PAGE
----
Carrero, Alec Oral History Interview
Elena Colon-Marrero [0:01]
Alec Carrero [0:02]
It was another incident I had with the police when I was, uh, working, uh, at the homeless shelter a few years back, and all of us was sitting on the wall and they handcuffed all of us.
Yeah. They ended up taking one of the guys, but it was my birthday… but I had handcuffs on me for my 25th birthday.
Did they give you a reason why they were handcuffing you, or to like –
It wasn’t a reason, I wouldn’t think, cause I was eating a fruit salad. And we were just sitting right here on – what street is that, right here?
It says 17th and Payne?
So we was a block over, right – when this was the women’s shelter. That’s – that’s when that happened. And we were just sitting on the wall, and [they] just handcuffed everybody. Well, it was only like three of us. And they was like, “Well you look like you have some domestic issues. You kill any ex-boyfriends?” And I’m like “Are you serious?” I’ve never been in trouble, I’ve never been arrested. So it’s like… getting treated like that was kinda off. So, and then, with dealing with my husband – and him going through everything, you know, he’s told me different little stories about him, his involvement with the police. But, uh, I think…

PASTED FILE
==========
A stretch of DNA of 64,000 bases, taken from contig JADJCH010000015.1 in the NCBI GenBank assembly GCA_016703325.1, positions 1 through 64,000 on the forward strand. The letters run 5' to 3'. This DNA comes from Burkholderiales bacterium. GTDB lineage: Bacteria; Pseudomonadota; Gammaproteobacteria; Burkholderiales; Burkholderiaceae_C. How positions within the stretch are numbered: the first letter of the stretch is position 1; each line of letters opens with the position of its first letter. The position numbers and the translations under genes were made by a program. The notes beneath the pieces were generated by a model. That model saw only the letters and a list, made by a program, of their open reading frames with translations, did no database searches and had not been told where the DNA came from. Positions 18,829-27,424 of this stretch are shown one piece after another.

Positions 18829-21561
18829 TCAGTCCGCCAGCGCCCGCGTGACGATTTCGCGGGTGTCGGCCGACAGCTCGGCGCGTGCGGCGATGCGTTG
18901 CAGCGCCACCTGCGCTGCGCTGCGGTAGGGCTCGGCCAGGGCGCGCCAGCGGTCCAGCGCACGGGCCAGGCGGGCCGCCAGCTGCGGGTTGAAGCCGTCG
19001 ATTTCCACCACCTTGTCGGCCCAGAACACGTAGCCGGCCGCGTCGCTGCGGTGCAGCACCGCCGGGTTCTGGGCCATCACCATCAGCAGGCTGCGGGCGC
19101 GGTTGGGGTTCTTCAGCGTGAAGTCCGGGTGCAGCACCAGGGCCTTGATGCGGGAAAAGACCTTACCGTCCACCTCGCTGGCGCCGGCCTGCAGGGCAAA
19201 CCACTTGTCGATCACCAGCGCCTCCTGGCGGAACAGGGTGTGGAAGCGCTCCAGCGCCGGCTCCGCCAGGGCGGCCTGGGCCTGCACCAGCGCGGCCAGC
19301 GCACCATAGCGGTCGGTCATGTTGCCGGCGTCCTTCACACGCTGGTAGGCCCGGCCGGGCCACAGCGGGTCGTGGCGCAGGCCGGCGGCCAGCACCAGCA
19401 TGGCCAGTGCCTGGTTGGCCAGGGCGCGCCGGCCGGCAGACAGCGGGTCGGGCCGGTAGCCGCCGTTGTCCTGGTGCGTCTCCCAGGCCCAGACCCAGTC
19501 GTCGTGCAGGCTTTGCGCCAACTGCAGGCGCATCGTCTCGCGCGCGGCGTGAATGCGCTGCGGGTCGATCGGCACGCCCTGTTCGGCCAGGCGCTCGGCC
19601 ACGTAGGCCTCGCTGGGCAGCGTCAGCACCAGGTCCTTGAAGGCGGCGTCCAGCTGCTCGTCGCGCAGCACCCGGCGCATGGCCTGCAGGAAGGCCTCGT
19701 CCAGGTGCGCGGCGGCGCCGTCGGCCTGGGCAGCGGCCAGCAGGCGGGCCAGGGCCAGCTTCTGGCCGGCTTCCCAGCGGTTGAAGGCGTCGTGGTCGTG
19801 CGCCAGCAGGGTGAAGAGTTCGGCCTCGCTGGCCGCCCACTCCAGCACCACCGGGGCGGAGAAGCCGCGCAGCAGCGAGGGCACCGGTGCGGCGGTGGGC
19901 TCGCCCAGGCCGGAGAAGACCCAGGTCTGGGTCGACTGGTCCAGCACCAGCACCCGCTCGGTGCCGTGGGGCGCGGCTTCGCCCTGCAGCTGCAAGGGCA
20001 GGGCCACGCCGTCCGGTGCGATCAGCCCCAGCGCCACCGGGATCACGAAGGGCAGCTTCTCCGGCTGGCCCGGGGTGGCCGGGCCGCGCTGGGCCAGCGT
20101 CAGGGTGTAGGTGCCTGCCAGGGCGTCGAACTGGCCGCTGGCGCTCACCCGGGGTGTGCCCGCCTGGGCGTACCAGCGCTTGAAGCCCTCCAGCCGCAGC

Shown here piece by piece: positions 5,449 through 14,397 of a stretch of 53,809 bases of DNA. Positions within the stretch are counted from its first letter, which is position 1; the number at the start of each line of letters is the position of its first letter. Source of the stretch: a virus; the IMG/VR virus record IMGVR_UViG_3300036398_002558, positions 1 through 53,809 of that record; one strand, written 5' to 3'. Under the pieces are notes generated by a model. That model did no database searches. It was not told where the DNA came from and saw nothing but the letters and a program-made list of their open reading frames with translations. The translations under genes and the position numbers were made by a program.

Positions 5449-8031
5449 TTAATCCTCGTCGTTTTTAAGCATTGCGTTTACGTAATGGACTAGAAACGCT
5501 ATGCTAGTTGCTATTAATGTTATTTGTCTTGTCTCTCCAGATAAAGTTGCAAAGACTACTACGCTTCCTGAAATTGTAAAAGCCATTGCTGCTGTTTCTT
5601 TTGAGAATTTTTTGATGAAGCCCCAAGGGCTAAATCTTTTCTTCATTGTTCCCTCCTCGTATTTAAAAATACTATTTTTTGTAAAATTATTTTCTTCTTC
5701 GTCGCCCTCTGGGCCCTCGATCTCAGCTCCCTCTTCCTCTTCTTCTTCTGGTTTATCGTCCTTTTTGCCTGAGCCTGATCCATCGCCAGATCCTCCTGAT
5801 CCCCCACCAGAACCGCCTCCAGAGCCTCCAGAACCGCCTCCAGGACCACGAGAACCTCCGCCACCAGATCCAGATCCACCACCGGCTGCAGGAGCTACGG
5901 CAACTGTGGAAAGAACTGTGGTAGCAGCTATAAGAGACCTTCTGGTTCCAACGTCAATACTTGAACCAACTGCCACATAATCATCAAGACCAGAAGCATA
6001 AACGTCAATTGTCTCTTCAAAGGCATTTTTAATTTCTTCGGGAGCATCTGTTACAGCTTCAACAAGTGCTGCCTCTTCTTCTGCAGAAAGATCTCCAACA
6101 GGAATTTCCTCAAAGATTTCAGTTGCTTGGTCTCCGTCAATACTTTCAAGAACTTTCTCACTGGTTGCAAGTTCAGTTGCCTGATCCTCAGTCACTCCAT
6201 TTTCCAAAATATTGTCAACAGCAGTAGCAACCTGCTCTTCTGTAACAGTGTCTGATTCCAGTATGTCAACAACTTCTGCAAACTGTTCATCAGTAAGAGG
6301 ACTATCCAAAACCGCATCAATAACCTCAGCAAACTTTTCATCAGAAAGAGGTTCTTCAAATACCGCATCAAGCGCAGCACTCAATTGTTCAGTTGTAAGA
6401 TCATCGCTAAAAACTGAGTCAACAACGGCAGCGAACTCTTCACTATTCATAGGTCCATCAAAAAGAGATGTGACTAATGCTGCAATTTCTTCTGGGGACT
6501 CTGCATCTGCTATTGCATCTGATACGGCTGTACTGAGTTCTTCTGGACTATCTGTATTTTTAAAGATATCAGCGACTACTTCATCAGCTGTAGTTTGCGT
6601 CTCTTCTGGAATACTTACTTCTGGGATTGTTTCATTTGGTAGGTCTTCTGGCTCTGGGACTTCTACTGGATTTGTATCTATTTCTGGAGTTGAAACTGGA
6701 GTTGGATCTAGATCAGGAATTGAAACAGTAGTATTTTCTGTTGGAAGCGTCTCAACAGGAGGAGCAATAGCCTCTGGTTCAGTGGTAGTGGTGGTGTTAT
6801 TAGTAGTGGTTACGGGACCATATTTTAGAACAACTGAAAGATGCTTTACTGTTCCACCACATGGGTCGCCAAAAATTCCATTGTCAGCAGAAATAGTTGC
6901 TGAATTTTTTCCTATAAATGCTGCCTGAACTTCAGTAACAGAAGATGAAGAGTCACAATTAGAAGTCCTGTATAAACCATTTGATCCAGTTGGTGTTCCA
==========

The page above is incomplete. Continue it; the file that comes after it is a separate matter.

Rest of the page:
Can you share some of those?
We were, uh, well, we – he – we had a car. And he was driving, and it was in my name. And he was only able to drive certain times of day for his job. And this particular day, it was a, you know, normal day. And he was dropping off one of his friends at the laundromat, of all places, which was just around the corner. But we felt it was racial profiling, because he was black and his friend was white. And, in the area that we lived in, it was a high drug whatever. So, he felt like that… he ended up going to jail and giving me a ticket, cause I let him drive during the time that he wasn’t able to drive. And I was like, wow. I wasn’t even home. But, ok. So, that was one, uh, issue. And then the probation officer not calling back was very stressful, because [we] just want him home. And we already know he’s gonna go to court and it’s just fine, that’s all it is with him anyway. We don’t have the money to pay the fine. So he wants to go to the workhouse and work off the money. And they keep throwing him back out here and then putting a warrant over his head. And it’s like, what’s the point of letting him out if you just gonna put a warrant over his head anyway. Over us not being able to pay $1200. Yeah.